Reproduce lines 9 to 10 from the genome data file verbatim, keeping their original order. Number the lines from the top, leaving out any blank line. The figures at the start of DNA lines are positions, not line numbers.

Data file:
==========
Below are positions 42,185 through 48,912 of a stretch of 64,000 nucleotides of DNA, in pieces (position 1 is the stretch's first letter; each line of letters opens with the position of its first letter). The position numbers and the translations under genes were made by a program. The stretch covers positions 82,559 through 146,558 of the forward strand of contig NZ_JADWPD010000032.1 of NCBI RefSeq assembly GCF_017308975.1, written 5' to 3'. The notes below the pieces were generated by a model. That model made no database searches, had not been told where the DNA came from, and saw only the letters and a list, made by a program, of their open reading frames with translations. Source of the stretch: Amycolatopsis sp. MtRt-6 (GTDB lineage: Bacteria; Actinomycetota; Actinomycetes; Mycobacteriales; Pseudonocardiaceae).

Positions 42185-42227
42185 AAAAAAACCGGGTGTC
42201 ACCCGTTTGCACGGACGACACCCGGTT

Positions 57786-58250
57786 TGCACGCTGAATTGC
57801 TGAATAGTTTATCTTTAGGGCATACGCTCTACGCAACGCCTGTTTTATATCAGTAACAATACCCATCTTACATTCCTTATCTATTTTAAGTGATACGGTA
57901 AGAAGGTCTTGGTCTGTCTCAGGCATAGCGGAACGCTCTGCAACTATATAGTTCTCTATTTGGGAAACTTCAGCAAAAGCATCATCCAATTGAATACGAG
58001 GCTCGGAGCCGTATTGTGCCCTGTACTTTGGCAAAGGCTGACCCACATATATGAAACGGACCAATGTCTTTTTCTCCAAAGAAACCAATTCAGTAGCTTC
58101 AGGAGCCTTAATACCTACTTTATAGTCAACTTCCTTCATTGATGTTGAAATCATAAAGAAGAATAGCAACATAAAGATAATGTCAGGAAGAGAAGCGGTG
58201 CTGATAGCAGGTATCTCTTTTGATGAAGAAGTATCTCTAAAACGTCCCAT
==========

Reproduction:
58001 GCTCGGAGCCGTATTGTGCCCTGTACTTTGGCAAAGGCTGACCCACATATATGAAACGGACCAATGTCTTTTTCTCCAAAGAAACCAATTCAGTAGCTTC
58101 AGGAGCCTTAATACCTACTTTATAGTCAACTTCCTTCATTGATGTTGAAATCATAAAGAAGAATAGCAACATAAAGATAATGTCAGGAAGAGAAGCGGTG